// set the height of each row
  DefaultRowHeight := PixelsPerRow * FLinesPerRow;
  RowHeights [0] := PixelsTitle;
  for I := 1 to RowCount - 1 do
    RowHeights [I] := PixelsPerRow * FLinesPerRow;
   
  // send a WM_SIZE message to let the base component recompute
  // the visible rows in the private UpdateRowCount method
  PostMessage (Handle, WM_SIZE, 0, MakeLong(Width, Height));
end;
Warning 

Font and TitleFont are the grid defaults, which can be overridden by properties of the individual DBGrid column objects. This component currently ignores those settings.

The difficult part of this method was getting the final statements right. You can set the Default-RowHeight property, but in that case the title row will probably be too high. First I tried setting the DefaultRowHeight and then the height of the first row, but this approach complicated the code used to compute the number of visible rows in the grid (the read-only VisibleRowCount property). If you specify the number of rows (to avoid having rows hidden beneath the lower edge of the grid), the base class keeps recomputing it. Here's the code used to draw the data, ported from the RecordView component and adapted slightly for the grid:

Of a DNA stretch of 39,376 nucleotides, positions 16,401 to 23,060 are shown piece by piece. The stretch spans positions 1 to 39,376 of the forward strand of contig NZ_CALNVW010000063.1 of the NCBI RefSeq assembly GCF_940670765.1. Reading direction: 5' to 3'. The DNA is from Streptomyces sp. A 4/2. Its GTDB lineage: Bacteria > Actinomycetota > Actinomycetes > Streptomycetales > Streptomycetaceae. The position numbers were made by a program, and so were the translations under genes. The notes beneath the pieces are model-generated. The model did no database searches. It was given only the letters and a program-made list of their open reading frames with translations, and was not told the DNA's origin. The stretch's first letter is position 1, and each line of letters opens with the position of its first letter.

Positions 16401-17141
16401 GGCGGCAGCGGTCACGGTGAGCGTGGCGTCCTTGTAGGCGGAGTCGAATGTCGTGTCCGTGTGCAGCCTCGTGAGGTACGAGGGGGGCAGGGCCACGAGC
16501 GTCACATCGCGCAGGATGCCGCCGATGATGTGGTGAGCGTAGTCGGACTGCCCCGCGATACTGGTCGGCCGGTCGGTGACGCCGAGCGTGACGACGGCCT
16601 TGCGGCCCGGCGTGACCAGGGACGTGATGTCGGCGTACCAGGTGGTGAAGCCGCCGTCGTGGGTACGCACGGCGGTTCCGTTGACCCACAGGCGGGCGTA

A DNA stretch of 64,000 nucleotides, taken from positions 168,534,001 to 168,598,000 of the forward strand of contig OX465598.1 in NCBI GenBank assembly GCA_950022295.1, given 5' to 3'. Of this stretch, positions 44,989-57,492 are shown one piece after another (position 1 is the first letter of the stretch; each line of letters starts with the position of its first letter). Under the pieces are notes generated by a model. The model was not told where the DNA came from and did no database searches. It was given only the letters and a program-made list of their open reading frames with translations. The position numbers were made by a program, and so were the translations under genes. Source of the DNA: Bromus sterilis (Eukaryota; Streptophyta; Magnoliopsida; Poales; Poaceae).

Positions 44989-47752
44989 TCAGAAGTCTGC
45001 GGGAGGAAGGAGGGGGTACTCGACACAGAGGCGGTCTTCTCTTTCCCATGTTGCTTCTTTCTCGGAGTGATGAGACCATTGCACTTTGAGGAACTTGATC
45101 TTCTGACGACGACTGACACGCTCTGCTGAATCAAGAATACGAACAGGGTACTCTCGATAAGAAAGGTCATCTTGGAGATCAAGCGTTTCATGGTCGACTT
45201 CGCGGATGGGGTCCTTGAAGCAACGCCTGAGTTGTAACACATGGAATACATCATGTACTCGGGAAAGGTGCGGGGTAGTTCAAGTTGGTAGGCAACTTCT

procedure TMdDbGrid.DrawColumnCell (const Rect: TRect; DataCol: Integer;
  Column: TColumn; State: TGridDrawState);
var
  Bmp: TBitmap;
  OutRect: TRect;
begin
  if FLinesPerRow = 1 then
    inherited DrawColumnCell(Rect, DataCol, Column, State)
  else
  begin
    // clear area
    Canvas.FillRect (Rect);
    // copy the rectangle
    OutRect := Rect;
    // restrict output
    InflateRect (OutRect, -2, -2);
    // output field data
    if Column.Field is TGraphicField then
    begin
      Bmp := TBitmap.Create;
      try
        Bmp.Assign (Column.Field);
        Canvas.StretchDraw (OutRect, Bmp);
      finally
        Bmp.Free;
      end;
    end
    else if Column.Field is TMemoField then
    begin
      DrawText (Canvas.Handle, PChar (Column.Field.AsString),
        Length (Column.Field.AsString), OutRect, dt_WordBreak or dt_NoPrefix)
    end
    else // draw single line vertically centered
      DrawText (Canvas.Handle, PChar (Column.Field.DisplayText),
        Length (Column.Field.DisplayText), OutRect,
        dt_vcenter or dt_SingleLine or dt_NoPrefix);
  end;
end;

In this code you can see that if the user displays a single line, the grid uses the standard drawing technique with no output for memo and graphic fields. However, as soon as you increase the line count, you'll see better output.

To see this code in action, run the GridDemo example. This program has two buttons you can use to increase or decrease the row height of the grid, and two more buttons to change the font. This is an important test because the height in pixels of each cell is the height of the font multiplied by the number of lines.